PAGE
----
The SEC, which was accused this week of continuing to destroy investigative records in violation of federal law, on Wednesday directed its enforcement staff to stop purging the records at issue.
SEC general counsel Mark D. Cahn sent a memo to staff members saying they should stop disposing of documents from closed cases until further notice.
The action came one day after enforcement lawyer Darcy Flynn alleged that the SEC was routinely getting rid of records from formal investigations, including cases that were closed without enforcement action and those that led to either settlements or litigation with accused wrongdoers.
Flynn’s lawyer, former SEC official Gary J. Aguirre, had argued that the destruction of enforcement records could help the SEC avoid accountability while going easy on Wall Street.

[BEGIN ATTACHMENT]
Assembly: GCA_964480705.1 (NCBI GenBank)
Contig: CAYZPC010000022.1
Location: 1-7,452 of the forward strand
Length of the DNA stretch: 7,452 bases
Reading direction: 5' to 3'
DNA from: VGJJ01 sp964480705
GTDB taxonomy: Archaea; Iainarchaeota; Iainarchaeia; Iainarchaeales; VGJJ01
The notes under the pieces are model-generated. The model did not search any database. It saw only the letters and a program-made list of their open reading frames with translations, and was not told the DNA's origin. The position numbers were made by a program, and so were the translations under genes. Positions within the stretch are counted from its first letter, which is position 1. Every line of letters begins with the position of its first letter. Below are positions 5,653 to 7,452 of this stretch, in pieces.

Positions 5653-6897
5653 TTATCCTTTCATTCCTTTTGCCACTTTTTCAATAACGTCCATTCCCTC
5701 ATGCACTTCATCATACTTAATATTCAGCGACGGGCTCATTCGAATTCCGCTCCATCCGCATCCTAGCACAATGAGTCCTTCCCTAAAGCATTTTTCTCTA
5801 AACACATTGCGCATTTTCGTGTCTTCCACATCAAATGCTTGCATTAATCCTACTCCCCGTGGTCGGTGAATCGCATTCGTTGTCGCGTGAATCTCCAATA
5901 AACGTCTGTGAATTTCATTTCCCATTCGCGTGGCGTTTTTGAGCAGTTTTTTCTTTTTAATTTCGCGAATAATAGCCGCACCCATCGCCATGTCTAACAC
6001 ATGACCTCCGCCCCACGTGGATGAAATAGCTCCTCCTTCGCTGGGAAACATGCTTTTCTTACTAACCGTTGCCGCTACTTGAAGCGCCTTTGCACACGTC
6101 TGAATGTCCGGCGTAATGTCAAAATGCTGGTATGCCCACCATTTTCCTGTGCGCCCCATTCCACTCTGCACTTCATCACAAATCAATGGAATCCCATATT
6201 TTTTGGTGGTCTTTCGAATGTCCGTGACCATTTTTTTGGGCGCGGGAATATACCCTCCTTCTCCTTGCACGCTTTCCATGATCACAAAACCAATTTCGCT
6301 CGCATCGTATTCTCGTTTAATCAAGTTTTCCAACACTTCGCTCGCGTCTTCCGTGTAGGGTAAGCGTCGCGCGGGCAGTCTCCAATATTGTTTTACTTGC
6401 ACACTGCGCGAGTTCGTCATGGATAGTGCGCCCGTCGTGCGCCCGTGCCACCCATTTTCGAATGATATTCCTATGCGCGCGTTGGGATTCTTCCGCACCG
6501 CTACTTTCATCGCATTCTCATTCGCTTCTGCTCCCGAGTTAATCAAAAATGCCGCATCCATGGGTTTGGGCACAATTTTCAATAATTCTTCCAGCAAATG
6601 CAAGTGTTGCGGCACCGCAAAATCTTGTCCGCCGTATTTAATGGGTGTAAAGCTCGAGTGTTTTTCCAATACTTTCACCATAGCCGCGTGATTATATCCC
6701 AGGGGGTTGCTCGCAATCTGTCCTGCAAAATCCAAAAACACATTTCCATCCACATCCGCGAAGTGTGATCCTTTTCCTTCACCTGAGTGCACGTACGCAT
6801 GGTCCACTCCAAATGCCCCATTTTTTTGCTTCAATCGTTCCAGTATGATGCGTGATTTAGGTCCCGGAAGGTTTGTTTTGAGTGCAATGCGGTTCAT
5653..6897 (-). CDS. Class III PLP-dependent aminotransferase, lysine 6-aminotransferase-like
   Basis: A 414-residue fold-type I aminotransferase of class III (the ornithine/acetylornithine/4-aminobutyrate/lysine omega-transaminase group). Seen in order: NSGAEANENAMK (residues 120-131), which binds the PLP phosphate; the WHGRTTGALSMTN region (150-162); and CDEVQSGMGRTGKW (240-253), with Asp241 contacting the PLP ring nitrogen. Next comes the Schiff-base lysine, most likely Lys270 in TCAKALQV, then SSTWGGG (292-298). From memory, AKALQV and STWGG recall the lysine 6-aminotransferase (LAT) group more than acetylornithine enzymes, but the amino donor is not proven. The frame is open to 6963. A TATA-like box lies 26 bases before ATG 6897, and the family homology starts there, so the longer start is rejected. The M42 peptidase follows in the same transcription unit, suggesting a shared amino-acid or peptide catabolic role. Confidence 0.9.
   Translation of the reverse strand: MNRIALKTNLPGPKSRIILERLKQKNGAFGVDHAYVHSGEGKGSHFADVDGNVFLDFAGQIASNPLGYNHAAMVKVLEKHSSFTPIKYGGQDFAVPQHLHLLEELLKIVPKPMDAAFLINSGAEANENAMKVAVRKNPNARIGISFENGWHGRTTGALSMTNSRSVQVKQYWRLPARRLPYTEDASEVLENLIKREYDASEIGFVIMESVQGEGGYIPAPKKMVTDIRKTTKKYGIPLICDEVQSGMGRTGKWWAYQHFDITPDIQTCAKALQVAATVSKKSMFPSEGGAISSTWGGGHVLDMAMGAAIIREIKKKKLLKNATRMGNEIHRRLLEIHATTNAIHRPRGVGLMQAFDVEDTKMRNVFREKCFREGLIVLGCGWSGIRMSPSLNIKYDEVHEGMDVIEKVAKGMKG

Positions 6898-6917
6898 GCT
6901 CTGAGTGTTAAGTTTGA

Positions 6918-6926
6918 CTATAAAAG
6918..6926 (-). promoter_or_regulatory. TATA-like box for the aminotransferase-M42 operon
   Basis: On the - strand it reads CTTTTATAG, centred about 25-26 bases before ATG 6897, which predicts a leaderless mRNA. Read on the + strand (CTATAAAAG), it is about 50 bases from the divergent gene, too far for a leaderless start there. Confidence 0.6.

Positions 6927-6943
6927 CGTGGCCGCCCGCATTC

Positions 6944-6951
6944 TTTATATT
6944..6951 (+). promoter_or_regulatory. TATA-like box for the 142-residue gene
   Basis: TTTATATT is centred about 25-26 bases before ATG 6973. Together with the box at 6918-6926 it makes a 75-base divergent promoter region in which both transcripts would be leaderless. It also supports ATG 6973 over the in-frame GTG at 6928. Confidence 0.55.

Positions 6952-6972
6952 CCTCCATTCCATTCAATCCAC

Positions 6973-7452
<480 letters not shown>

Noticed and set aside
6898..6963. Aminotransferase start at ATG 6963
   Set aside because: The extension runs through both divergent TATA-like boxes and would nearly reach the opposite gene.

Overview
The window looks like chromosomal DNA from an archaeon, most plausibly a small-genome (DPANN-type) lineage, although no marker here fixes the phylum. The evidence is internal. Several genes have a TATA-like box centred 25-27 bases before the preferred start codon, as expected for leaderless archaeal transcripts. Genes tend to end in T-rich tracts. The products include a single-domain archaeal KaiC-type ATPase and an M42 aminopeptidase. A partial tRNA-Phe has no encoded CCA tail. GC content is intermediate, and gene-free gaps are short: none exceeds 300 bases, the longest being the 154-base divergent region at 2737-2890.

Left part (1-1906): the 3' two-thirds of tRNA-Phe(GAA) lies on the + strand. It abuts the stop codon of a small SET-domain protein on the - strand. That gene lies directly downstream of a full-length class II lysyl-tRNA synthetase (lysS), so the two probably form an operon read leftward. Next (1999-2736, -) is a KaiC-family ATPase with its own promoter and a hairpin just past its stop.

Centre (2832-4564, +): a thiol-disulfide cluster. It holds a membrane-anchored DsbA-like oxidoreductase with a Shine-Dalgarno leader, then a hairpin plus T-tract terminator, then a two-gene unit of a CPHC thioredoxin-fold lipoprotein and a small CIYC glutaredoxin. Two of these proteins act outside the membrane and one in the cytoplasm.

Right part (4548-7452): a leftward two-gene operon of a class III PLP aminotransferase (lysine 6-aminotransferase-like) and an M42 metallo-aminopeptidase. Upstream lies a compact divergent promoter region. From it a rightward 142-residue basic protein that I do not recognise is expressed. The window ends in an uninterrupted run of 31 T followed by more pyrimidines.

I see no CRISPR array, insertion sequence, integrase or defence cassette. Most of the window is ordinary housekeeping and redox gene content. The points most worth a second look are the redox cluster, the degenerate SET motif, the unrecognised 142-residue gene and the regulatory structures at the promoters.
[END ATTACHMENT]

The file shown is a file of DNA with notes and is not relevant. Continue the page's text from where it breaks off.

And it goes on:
Flynn first raised concerns about the destruction of certain enforcement records last year. In August 2010, the SEC assured the National Archives, which oversees federal record-keeping, that it had put a freeze on the practice.
But this week Flynn alleged that the illegal destruction of records extended beyond just preliminary inquiries, which were the focus of his original allegations, and that the misconduct was ongoing.
“The decision to stop destroying these records is a key step to opening the windows into the SEC to see how it operates,” Aguirre said. “The SEC windows have been sealed closed and shuttered for too long.”
SEC spokesman John Nester said the agency is working with the National Archives to develop a new policy and suspended the old policy in the meantime “out of an abundance of caution.”